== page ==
Edward W. Tayler

Edward W. Tayler

Fellow: Awarded 1968
Field of Study: English Literature

Competition: US & Canada

Columbia University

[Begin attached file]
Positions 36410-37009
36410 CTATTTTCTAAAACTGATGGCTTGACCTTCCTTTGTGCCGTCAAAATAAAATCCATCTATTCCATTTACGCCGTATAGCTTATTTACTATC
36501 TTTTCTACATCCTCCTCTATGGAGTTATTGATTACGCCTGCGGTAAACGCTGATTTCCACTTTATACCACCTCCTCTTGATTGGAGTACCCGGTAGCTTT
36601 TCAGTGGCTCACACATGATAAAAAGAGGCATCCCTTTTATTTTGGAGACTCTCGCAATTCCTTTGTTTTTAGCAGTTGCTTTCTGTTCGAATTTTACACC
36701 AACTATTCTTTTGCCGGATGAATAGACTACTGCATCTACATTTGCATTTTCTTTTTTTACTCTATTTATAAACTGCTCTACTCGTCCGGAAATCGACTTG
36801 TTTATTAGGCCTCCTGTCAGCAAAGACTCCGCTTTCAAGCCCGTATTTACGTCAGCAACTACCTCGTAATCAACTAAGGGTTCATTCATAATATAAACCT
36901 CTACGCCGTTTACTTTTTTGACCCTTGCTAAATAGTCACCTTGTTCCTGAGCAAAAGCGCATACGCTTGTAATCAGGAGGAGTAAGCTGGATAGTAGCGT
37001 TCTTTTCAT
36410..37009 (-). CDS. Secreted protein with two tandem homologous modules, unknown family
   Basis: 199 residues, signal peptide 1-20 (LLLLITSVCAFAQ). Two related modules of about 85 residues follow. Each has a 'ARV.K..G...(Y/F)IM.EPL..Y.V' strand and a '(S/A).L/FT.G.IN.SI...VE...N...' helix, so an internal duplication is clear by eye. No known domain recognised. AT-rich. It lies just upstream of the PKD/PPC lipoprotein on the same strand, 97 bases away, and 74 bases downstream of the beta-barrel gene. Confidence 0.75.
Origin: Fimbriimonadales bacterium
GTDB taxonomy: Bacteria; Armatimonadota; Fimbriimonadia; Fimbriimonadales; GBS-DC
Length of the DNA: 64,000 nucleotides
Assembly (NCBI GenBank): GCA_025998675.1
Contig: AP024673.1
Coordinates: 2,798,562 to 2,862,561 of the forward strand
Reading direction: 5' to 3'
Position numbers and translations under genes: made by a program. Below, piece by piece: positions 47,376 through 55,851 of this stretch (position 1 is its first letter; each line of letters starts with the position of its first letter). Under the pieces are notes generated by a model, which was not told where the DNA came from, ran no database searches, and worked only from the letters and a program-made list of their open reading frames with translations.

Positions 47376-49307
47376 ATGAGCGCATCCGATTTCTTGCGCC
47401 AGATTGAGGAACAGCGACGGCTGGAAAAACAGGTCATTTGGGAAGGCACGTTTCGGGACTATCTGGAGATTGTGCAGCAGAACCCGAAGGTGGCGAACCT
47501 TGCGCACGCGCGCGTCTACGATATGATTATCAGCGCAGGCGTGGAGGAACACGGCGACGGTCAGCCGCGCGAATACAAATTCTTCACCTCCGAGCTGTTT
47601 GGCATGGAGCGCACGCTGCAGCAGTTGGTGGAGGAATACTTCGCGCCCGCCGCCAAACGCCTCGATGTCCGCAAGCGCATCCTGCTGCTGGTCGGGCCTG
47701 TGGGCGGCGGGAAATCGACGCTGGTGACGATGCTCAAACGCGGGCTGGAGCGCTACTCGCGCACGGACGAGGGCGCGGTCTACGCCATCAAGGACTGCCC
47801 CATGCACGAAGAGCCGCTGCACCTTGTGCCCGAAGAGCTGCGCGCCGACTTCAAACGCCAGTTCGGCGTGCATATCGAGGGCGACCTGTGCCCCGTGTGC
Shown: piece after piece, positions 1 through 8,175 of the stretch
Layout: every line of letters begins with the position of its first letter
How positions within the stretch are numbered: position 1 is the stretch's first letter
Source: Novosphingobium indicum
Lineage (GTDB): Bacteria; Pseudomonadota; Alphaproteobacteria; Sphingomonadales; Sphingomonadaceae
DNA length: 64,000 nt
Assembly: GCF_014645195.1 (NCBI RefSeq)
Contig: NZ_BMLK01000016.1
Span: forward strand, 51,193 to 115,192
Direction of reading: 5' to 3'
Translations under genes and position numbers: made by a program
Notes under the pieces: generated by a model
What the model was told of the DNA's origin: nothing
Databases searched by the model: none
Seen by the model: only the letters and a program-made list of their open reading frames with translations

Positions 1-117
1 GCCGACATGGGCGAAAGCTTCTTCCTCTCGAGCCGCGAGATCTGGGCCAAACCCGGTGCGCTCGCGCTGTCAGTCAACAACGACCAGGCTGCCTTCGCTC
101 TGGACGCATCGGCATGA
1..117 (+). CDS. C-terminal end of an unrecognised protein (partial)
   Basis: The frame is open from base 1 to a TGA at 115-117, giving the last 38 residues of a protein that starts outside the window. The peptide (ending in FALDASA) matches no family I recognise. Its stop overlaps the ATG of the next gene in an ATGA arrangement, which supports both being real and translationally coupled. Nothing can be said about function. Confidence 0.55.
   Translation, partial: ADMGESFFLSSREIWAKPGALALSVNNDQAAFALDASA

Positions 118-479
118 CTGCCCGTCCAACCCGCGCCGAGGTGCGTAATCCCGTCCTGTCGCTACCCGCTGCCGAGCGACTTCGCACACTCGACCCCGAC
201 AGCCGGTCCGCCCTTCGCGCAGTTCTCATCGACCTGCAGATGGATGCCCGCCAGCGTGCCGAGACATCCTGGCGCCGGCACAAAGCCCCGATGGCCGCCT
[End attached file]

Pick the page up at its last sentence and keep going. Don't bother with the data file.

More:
Edward W. Tayler, the Lionel Trilling Professor Emeritus in the Humanities at Columbia University, was educated at Amherst College (B.A., 1954) and Stanford University (Ph.D., 1960). Professor Tayler has taught at Stanford, Princeton, the Bread Loaf School of English, and Columbia (since 1960). He has led on rare occasions an active if not interesting professional life, giving talks in a variety of venues, here and abroad, finding himself a member of scholarly societies, ending up on editorial boards, and the like. Besides his Guggenheim Fellowship, his honors include two NEH-Huntington Grants (1975, 1983); “Great Teacher,” Society of Older Graduates (1985); Mark Van Doren Award for Teaching and Leadership (1986); “Honored Scholar,” Milton Society (1989); Presidential Award for Outstanding Teaching (1996); and Distinguished Service to the Core Curriculum (1998). He has taught the poetry and prose of the sixteenth and seventeenth centuries, with special attention to Shakespeare and Milton, for a long time. In addition to writing a few reviews and fewer articles Tayler has published these books: Nature and Art in Renaissance Literature (1964); Literary Criticism of Seventeenth-Century England (1967); Milton’s Poetry (1979); and Donne’s Idea of a Woman (1991). He still thinks to write, and especially to teach and learn.

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